OLORUNNIPA: -- optical win. It's not clear that he would be able to actually build a wall without getting an appropriation from Congress. This would be a constitutional clash between the president's powers to protect the country, in his words, versus the Congress' power to decide how money is spent. It would end up being decided by the courts.

It's not clear how that would be decided but the fact that the president has said I'm going to declare a national emergency but only if Congress doesn't give me what I want. It does sort of undercut the idea that there is a national emergency. It sounds like there's more of a political emergency for the president.

And that is an argument that he'd have to fight out in court and the president's track record in court has not been so great over the past two years. He's suffered a number of defeats. This could be another one if he decides to go this route. . CHURCH: Right. Toluse Olorunnipa, thank you so much for joining us. We do appreciate it.

OLORUNNIPA: Thank you.


CHURCH: Our special coverage of the State of the Union address by Donald Trump and the Democratic response starts at 8:00 pm Eastern time, that's 1:00 am in London and 9:00 am in Hong Kong.

More than a dozen countries are now calling on Venezuela's military to support opposition leader Juan Guaido. The Lima Group was formed in 2017 to bring an end to the crisis in Venezuela. They met in Canada on Monday, urging a peaceful transition to democracy, free and fair elections and respect for human rights.

Guaido, who declared himself acting president last month, also got the support of more than a dozen European countries on Monday.


JUAN GUAIDO, SELF-DECLARED ACTING VENEZUELAN PRESIDENT (through translator): There is recognition by friends, liberty, equality, fraternity from Germany, from Spain, United Kingdom, Polonia, Lithuania, Belgium, the Czech Republic, Portugal, Estonia, of more than 20 nations is there recognition to all of you Venezuelan that have never stopped fighting and we will not stop from doing it until we reach democracy and freedom in Venezuela.


CHURCH: Venezuela's sitting president, Nicolas Maduro, ignored a Sunday deadline from E.U. countries to call new elections. His foreign ministry said the U.S. is leading an effort to topple him. CNN's Isa Soares has more now from neighboring Colombia.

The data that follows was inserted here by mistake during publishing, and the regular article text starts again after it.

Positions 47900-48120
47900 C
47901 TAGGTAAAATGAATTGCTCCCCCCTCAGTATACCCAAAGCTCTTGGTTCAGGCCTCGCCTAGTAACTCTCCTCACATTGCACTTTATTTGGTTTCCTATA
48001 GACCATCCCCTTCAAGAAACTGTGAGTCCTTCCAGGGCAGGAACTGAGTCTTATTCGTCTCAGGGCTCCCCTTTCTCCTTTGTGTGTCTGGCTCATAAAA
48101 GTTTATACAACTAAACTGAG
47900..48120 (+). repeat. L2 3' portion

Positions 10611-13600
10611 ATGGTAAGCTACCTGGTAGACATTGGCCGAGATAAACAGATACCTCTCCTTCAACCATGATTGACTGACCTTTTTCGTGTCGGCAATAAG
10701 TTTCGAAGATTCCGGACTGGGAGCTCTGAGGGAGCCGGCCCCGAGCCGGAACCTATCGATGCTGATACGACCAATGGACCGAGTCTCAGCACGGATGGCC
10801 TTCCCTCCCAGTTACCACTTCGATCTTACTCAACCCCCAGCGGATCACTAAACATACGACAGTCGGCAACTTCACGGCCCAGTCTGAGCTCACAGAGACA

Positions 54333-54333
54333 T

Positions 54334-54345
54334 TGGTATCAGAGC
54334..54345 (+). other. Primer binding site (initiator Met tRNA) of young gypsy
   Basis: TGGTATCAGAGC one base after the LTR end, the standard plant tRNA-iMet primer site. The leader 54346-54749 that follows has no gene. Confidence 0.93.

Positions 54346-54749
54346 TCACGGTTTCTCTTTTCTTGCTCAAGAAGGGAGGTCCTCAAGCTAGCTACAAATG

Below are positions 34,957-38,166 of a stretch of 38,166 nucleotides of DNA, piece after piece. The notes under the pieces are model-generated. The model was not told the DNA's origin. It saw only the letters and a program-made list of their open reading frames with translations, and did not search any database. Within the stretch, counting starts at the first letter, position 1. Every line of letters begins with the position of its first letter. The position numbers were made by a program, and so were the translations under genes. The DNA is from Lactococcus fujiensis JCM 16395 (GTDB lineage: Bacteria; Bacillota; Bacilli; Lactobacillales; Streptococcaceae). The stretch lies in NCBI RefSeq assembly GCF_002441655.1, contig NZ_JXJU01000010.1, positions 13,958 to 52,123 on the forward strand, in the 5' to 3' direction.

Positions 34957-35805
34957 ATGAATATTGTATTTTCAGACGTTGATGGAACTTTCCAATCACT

ISA SOARES, CNN CORRESPONDENT: Venezuelan President Nicolas Maduro is feeling the weight of the world on his shoulders. And if these images are anything to go by, he's hiding it well.

In the last 24 hours, a host of European nations have thrown their support behind national assembly leader and self-declared interim President Juan Guaido, this after Maduro failed to respond to Europe's ultimatum to call early presidential elections.

Despite the loss of support and the tens of thousands who protested against him at the weekend, Maduro isn't budging, standing and sounding defiant. Speaking to Spanish television, he had this message for U.S. president Donald Trump.

NICOLAS MADURO, PRESIDENT OF VENEZUELA (through translator): Stop, stop Donald Trump. You are making mistakes. They are going to stain your hands with blood.

SOARES: Meanwhile, the LIMA Group of nations meeting in Ottawa, Canada, are promising to help the millions of Venezuelans who are struggling to survive as they face hunger, corruption and hyperinflation. Germany is promising more than $5 million in aid. Canada is stepping up, too.

JUSTIN TRUDEAU, PRIME MINISTER, CANADA: Canada is stepping up and announcing $53 million to address the most pressing needs of Venezuelans on the ground, including the almost 3 million refugees.

SOARES: The first round of humanitarian aid is expected to be making its way to Cucuta, the border between Colombia and Venezuela by the end of this week.

GUAIDO (through translator): This is not a Right or Left issue. It is about human beings. This is an emergency. It is a crisis. We are announcing this immediately and making the determination for this to enter the country and for it to be distributed efficiently and where it is most needed.

SOARES: This will no doubt rattled Nicolas Maduro who says that Venezuela is not a country of beggars and who has even denied there even being a humanitarian crisis.

SOARES (voice-over): The challenge will be on the military and where their allegiance lies, with the people or with Maduro -- Isa Soares, CNN, Bogota, Columbia.


CHURCH: Coming up, we will take you back live to Abu Dhabi, where Pope Francis is on a history-making visit and celebrating mass with more than 100,000 Catholics. Back in a moment.